Purpose: To determine the probability curve for regional cerebral infarction as a function of percentage normalized perfused cerebral blood volume (pCBV) in patients with acute ischemic stroke.
Materials and methods: The authors retrospectively analyzed whole-brain computed tomographic (CT) perfusion scans from 28 patients with acute stroke (<6 hours) due to major arterial occlusion, without intracranial hemorrhage. Each patient had a positive follow-up CT scan 1-4 days later, without interval thrombolysis. Normalized pCBV, expressed as a percentage of contralateral normal brain pCBV, was determined in the core infarction and in regions just inside and outside the boundary between infarcted and noninfarcted brain. These regions were dichotomized into infarcted (core and inner band) and noninfarcted (outer band) categories. Logistic regression analysis was then used to create a reference curve of probability of infarction as a function of percentage normalized pCBV.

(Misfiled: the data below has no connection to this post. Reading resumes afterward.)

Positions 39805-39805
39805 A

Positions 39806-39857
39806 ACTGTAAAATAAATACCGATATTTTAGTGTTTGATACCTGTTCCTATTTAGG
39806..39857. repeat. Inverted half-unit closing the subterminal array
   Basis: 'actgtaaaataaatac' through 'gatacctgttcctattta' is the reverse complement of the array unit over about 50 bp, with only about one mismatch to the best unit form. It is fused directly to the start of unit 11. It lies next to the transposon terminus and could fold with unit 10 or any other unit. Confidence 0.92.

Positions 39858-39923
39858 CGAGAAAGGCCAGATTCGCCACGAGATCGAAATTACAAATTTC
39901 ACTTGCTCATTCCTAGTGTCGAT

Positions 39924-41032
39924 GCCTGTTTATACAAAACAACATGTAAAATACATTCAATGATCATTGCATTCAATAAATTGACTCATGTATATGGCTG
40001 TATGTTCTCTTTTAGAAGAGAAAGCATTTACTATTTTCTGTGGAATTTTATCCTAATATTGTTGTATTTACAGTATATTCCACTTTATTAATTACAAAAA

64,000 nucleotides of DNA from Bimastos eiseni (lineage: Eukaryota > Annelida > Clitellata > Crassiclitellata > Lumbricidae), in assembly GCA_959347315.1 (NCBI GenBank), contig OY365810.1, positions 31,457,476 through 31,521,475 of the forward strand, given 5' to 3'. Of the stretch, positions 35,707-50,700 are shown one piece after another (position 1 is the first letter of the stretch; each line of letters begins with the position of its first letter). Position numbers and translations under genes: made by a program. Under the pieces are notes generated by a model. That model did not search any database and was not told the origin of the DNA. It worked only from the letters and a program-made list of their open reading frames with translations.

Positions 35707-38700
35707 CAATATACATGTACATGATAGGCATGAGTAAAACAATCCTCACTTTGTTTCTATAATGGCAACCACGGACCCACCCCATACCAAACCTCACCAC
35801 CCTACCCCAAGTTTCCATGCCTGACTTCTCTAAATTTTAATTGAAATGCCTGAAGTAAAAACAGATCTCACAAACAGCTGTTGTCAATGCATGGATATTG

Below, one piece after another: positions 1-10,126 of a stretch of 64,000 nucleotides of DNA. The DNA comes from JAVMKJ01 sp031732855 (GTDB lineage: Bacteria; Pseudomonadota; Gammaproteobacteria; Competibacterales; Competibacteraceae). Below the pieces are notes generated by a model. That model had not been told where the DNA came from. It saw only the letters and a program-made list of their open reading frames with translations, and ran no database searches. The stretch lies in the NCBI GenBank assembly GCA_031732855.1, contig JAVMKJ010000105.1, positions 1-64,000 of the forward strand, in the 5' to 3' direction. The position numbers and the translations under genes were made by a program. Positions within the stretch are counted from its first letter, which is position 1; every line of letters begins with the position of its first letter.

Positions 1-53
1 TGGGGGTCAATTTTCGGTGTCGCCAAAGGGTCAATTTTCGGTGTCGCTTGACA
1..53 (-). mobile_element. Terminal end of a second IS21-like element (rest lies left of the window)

Results: Normalized pCBV values in the core, inner band, and outer band were 24.5% +/- 2.3, 36.3% +/- 2.4, and 72.1% +/- 2.4, with corresponding probabilities of infarction of .99, .96, and .11. The normalized pCBV at which the probability of survival reached .5 was 58.0% +/- 0.5. Sensitivity, specificity, and accuracy of the reference probability curve were 90.5% (209 of 231), 89.5% (212 of 237), and 90.0% (421 of 468), respectively. Negative and positive predictive values were 90.6% (212 of 234) and 89.3% (209 of 234), respectively. R2 was 0.73, and differences in perfusion between core and inner and outer bands were highly significant (P <.0001).
Conclusion: A probability of infarction curve can help predict the likelihood of infarction as a function of percentage normalized pCBV.